"ENVIRONMENTAL COMPLEXITY INFLUENCES VISUAL ACUITY IN CICHLID FISHES"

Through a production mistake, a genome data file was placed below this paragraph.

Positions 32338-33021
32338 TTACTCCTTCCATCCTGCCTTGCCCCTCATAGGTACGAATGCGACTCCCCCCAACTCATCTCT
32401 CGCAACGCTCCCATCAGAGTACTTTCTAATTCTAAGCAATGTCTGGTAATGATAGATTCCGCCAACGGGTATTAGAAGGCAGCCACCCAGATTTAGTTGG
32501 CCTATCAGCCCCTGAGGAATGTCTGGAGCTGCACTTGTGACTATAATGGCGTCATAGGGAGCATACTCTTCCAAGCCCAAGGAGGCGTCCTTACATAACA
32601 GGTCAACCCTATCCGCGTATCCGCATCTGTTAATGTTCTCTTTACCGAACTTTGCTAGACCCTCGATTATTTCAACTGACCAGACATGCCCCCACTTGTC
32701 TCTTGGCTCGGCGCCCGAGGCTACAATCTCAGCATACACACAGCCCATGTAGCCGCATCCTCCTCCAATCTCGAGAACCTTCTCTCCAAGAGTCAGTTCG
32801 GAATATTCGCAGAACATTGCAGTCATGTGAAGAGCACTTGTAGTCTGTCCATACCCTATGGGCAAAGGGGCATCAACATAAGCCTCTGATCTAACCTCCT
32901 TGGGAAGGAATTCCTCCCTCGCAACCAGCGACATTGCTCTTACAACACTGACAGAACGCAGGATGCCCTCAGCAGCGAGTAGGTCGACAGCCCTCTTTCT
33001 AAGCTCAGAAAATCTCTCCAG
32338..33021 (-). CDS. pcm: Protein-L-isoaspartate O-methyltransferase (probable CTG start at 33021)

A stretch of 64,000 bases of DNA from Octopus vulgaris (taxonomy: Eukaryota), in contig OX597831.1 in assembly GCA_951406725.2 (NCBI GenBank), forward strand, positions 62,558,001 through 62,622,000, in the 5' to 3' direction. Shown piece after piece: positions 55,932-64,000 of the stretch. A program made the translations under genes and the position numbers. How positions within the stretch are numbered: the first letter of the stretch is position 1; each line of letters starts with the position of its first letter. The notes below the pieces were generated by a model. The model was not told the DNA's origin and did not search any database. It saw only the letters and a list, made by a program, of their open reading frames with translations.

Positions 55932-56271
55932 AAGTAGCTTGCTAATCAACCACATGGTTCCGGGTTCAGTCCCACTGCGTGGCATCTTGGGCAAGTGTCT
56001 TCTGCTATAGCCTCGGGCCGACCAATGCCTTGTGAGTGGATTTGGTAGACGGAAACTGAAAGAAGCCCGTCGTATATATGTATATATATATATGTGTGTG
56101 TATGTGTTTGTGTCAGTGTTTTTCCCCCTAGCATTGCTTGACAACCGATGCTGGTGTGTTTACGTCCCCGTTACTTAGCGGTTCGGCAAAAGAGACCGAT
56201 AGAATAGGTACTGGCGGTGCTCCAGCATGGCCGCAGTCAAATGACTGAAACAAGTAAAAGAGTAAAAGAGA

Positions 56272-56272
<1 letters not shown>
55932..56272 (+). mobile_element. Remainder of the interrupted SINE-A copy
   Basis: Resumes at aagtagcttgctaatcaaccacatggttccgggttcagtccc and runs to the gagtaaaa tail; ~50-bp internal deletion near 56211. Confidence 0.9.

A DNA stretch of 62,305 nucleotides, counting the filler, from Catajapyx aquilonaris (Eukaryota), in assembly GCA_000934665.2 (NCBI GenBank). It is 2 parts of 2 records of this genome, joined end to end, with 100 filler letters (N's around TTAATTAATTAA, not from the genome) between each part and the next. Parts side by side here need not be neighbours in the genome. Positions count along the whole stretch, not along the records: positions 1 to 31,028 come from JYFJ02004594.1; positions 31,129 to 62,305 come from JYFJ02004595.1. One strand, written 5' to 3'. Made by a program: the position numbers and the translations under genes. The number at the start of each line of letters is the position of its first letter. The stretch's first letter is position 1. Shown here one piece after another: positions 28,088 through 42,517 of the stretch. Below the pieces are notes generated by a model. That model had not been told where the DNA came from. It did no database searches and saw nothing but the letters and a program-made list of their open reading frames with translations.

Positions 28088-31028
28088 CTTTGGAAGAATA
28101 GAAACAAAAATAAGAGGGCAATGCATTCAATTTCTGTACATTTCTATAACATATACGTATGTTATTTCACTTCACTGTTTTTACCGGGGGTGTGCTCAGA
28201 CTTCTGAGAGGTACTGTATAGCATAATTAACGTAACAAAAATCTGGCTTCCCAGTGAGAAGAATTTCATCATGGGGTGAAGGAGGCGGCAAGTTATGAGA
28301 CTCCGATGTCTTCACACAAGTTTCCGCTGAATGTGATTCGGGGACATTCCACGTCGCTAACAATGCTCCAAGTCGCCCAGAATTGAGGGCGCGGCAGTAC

ENVIRONMENTAL COMPLEXITY INFLUENCES VISUAL ACUITY IN CICHLID FISHES. Adam P. Dobberfuhl, Jeremy Ullman, Jessica Hunter, Elizabeth Higgins, Maggie Allen, and Caroly A. Shumway Dept. of Research, New England Aquarium, Boston, MA How do environmental forces shape neural evolution? The highly visual cichlids of the African Great Lakes, renowned for their explosive radiation, lend themselves to exploring how environmental pressures influence the evolution of brain and behavior. In this study, we behaviorally measured the visual acuity of three closely-related Tanganyikan cichlid species from the Ectodini clade differing solely in habitat preference. The fish were of the same size, lens size was the same, and social behaviors (mating and parental care) were identical. One species, Xenotilapia flavipinnis, lives in sandy, simple habits. A second species, Xenotilapia spilopterus lives in a habitat classified as intermediate, between rocky and sandy environments. A third species, Asprotilapia leptura, prefers rocky, complex habitats. We compared the visual acuity of these phylogenetically close, yet ecologically different cichlids to better understand how environment shapes brain and behavior. Visual acuity is the minimum angle formed at the eye by two objects that appear as separate (Douglas and Hawryshyn, 1990). To assess the visual acuity of these fish, the optomotor response and optokinetic responses were measured at different square-wave gratings. After a ten minute period of acclimation in the experimental tank, a fish was presented with a rotating drum of a given square-wave grating (black and white), rotated around a round experimental tank at 4Hz. If a fish could detect the separate black and white lines, it would interpret the drum as moving, responding with either an optomotor (swimming with the stimulus) or optokinetic response (visual following: both pursuit and saccades); if it could not distinguish the black from the white lines, it would interpret the drum as stationary and not move. Each trial was videotaped, and each fish was examined three times for two minutes at each grating size, ranging from 10.11mm to .32 mm. A gray background was presented as a control. Using ANOVA and post-hoc tests, the significance between each species at the fifty percent response was calculated. We found a statistically significant difference between the visual abilities of the rock-dwelling A. leptura and the sand-dwelling X. flavipinnis. We also found a significant difference with respect to social behavior. X. flavipinnis provides biparental care, whereas E. melanogenys is a polygamous lek-forming breeder. The lek-forming species was found to have better spatial acuity than the monogamous species. X. spilopterus had a visual acuity in between that of the species from complex and simplistic habitats; however, the difference was not statistically significant. These results demonstrate the importance of habitat complexity on the visual capabilities of cichlids from Lake Tanganyika. Our next step is to compare the density of retinal ganglion cells to determine whether the enhanced visual processing is occurring in the retina or in the brain. Funding provided by the National Science Foundation: grant number 0218005.